• Around 400 protesters were detained in Jakarta as protests turned violent outside government buildings
  • Protests have taken place for nearly a week after Indonesia's government passed new labor laws the country's unions were openly opposed to
  • The law is designed to encourage foreign investment, but critics argue it infringes on workers' rights and could cause environmental harm

Protesters and police clashed Thursday in Jakarta, Indonesia, as thousands filled the city’s streets in opposition to a new labor law critics said will harm workers’ rights and potentially damage the environment.

Reports from BBC News said the protests, which are taking place across Indonesia, were peaceful for most of the week. However, protests in Jakarta started descending into chaos as hostilities between police and protesters escalated. Protesters were seen throwing rocks at police outside Jakarta’s presidential palace and officers responded with tear gas and other “less-lethal” arms to try and force protesters to disperse. Several isolated fires were also started by protesters, as well, and ranged from tire fires in the streets to a subway shelter being burned down.

Clashes broke out as police detained around 400 protesters, some of whom police said were armed with Molotov cocktails and improvised weapons. Protests were in response to the country’s parliament passing the Job Creation Law on Monday. The “omnibus law,” as it has been referred to, is designed to ease Indonesia’s current labor and environmental laws in the hopes of attracting foreign investment.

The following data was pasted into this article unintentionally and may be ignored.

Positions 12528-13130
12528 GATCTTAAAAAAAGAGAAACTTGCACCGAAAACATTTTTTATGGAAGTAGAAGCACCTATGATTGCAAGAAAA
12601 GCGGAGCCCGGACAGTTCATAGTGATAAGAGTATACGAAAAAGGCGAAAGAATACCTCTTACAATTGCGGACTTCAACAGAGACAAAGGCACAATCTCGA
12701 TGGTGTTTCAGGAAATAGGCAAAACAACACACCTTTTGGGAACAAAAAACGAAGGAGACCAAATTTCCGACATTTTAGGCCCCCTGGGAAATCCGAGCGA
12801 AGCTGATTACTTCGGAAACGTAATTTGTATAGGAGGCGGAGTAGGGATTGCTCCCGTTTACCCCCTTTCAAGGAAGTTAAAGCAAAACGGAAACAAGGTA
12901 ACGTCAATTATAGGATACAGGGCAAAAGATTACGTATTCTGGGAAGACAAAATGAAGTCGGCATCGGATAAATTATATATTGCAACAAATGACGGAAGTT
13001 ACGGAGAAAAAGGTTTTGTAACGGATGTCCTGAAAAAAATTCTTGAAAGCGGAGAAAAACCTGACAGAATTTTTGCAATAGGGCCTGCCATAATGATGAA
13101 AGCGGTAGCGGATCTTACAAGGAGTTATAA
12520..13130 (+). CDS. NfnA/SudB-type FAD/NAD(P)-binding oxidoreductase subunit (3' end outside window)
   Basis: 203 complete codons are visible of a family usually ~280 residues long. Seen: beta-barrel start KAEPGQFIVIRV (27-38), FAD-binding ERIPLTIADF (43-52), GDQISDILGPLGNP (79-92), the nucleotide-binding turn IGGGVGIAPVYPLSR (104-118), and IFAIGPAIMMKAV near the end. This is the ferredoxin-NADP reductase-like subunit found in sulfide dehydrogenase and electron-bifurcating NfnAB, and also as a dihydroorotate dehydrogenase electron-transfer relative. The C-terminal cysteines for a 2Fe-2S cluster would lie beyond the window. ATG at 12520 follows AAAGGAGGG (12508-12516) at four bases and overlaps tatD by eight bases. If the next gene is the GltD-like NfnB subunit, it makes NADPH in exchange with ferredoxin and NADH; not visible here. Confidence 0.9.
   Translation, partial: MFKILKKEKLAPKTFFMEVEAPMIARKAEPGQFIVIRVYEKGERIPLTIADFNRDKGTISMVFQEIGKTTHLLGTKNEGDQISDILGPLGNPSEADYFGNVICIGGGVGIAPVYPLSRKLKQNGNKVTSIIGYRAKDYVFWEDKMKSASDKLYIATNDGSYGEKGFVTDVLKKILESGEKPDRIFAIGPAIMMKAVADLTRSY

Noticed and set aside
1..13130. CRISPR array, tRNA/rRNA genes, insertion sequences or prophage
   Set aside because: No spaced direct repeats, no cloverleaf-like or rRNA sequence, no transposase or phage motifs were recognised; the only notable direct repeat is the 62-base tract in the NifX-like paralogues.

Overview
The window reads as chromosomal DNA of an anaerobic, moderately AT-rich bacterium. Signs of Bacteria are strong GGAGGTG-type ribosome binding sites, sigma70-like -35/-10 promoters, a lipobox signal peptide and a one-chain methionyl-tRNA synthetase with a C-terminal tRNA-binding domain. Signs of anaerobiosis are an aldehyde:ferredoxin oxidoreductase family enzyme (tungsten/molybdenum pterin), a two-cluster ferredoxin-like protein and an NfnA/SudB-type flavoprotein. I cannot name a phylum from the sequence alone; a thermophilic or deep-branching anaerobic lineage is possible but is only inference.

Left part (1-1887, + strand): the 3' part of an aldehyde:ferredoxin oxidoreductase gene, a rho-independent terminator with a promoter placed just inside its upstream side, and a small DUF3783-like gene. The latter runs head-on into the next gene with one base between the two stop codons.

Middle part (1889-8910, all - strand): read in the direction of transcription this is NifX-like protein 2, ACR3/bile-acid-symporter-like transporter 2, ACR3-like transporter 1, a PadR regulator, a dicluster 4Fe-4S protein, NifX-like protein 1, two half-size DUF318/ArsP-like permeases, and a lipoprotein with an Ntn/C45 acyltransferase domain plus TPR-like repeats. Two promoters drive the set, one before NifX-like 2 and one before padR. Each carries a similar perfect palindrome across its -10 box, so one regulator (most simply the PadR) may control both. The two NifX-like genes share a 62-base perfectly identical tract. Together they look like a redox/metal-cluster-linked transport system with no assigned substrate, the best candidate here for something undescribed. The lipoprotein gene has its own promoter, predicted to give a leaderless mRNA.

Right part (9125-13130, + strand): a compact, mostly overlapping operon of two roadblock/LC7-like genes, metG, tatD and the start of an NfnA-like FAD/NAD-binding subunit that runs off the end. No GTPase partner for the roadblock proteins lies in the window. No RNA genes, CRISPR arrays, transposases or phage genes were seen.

Some of the changes include abolishing sectoral minimum wage in favor of wages set by regional officials, reducing severance pay from 32 to 19 months’ salary, relaxing environmental standards, increasing allowable overtime, and only requiring businesses to provide one guaranteed off-day a week.

“We want to simplify the licensing and bureaucracy [process], we want speed, so a harmonisation of law is needed to create speedy services, speedy policymaking, so that Indonesia would be faster to respond to every world change,” President Joko Widodo told the BBC News in January.

The law was met with major pushback from many of Indonesia’s labor unions along with the International Trade Union Confederation, the largest international trade union in the world.

“It is staggering that while Indonesia is, like other countries, facing the devastation of the Covid-19 pandemic the government would seek to further destabilize people’s lives and ruin their livelihoods so that foreign companies can extract wealth from the country,” ITUC general secretary Sharan Burrow said in a press release.

A coalition of over 30 Indonesian unions subsequently organized the protests and strikes that began on Monday. Protesters demanded the law be repealed immediately, otherwise protests will continue and more strikes will be organized.

“This is our struggle for our children and grandchildren and our future generations,” protester and Astra Honda worker Maulana Syarif told Aljazeera. “If it’s like this (with the new law) our well-being will decrease, and we will lack certainty in jobs.”

Smoke rises from fires set by activists during protests in Jakarta
Smoke rises from fires set by activists during protests in Jakarta AFP / BAY ISMOYO